“Yes, a souvenir of our stay in Thailand.”

    

“It illegal to remove Buddha from country.”

    

This struck me as insane and I almost laughed; half the shops in Chiang Mai sold images of the Buddha. If purchasing them was illegal, why did the authorities permit them to be sold on ever street corner? I wondered if they believed we were trying to smuggle an antique out of the country.

    

“This isn’t old,” I explained. “I bought it at the Night Market for forty bucks.”

    

Their grim expressions didn’t soften. I was handed a pamphlet which explained that sacred images were not allowed out of the country. I complained as loud as I could, pointing out that Buddha’s image was for sale on everything from t-shirts to earrings, but when a guard’s hand settled on the handle of his gun I made a sound like a ferret being crushed in a recliner before shutting up. I admit I awaited a demand for money thinking this might be a shakedown, but no such request was forthcoming. They confiscated our Buddha, and allowed us to board our plane.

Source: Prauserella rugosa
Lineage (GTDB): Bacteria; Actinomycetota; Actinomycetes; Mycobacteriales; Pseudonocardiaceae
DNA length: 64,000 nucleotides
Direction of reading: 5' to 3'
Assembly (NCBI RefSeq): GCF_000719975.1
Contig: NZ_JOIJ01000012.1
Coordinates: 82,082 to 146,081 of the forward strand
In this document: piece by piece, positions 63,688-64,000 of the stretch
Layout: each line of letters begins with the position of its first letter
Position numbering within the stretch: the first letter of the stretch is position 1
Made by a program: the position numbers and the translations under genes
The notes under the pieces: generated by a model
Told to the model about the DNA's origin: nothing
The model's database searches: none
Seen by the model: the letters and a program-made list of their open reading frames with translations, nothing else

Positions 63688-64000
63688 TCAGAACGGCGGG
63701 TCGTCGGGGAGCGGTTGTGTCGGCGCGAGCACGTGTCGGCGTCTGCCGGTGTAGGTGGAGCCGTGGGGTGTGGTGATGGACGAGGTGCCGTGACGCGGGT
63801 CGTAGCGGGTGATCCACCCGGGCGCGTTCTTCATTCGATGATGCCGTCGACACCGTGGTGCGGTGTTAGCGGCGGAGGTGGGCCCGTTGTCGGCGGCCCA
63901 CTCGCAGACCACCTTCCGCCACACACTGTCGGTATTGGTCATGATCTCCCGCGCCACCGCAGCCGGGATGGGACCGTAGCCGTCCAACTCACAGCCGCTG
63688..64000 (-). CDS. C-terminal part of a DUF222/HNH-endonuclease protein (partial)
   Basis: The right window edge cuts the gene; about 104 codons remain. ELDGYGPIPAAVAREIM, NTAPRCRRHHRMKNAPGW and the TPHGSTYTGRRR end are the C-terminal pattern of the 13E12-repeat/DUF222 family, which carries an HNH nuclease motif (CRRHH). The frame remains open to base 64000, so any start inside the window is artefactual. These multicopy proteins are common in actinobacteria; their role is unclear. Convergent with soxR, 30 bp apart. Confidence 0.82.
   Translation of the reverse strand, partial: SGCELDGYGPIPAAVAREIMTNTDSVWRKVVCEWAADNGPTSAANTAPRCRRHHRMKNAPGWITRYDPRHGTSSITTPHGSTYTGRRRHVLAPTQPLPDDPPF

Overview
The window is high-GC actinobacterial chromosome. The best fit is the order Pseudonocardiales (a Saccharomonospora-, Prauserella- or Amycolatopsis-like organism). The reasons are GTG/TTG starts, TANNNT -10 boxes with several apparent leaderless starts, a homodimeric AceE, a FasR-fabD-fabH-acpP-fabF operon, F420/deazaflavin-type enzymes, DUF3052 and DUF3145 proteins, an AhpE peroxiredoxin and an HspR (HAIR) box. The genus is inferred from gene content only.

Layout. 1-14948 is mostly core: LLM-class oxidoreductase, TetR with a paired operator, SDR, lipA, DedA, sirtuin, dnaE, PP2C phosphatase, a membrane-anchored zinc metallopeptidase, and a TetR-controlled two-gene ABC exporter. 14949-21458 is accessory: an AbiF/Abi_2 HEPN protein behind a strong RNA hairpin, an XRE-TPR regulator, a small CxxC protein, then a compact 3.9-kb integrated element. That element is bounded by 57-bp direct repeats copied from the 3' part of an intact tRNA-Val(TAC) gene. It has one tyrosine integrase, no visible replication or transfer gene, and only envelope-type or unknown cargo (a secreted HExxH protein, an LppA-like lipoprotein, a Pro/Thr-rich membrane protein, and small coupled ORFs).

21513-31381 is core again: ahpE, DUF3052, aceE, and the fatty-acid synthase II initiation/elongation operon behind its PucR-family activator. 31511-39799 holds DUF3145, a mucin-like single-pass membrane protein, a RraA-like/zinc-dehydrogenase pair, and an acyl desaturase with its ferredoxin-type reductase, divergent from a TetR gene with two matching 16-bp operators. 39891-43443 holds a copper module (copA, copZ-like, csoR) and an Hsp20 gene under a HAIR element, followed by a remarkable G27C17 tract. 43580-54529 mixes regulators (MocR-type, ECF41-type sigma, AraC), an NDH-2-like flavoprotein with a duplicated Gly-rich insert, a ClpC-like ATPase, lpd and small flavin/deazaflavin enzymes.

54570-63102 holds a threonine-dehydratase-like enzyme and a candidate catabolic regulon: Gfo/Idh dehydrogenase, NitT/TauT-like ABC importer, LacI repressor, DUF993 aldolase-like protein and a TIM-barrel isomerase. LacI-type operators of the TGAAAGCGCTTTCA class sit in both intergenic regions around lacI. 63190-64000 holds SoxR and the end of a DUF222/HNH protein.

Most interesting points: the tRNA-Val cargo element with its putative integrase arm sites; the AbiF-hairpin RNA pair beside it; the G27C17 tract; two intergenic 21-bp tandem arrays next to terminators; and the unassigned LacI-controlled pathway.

I felt worse when hours later we arrived at our hotel in Siem Reap, Cambodia, and a gift shop in the lobby displayed an exact duplicate of our confiscated Buddha for $300, many times what we’d paid for it in Thailand. A few days later I mentioned this incident to our guide Kong, who claimed to have never heard of such a thing. He took us to another shop that sold reasonably priced Buddhas. But we were returning to Thailand and I hesitated to pay for a second Buddha only to have that one also confiscated. The solution: we purchased our figurine in Cambodia and had it shipped home.

    

Mrs. Chatterbox claims to like the new Buddha much more than the confiscated one, but as far as I’m concerned I’ll always prefer the one that got away. It goes without saying that I’m glad I didn’t suffer Billy Hayes’ fate in Midnight Express. I suspect a chubby chatterbox wouldn’t do well in prison.

 

 

 

Note: The picture at the top of this post shows a Buddha much like the one confiscated. The above photo shows the Buddha purchased in Cambodia and shipped home.   



Comments

30 Comments
I think the full Buddha is better and you're right about prison. Happy St. Paddy's Day even if you are of Portuguese descent.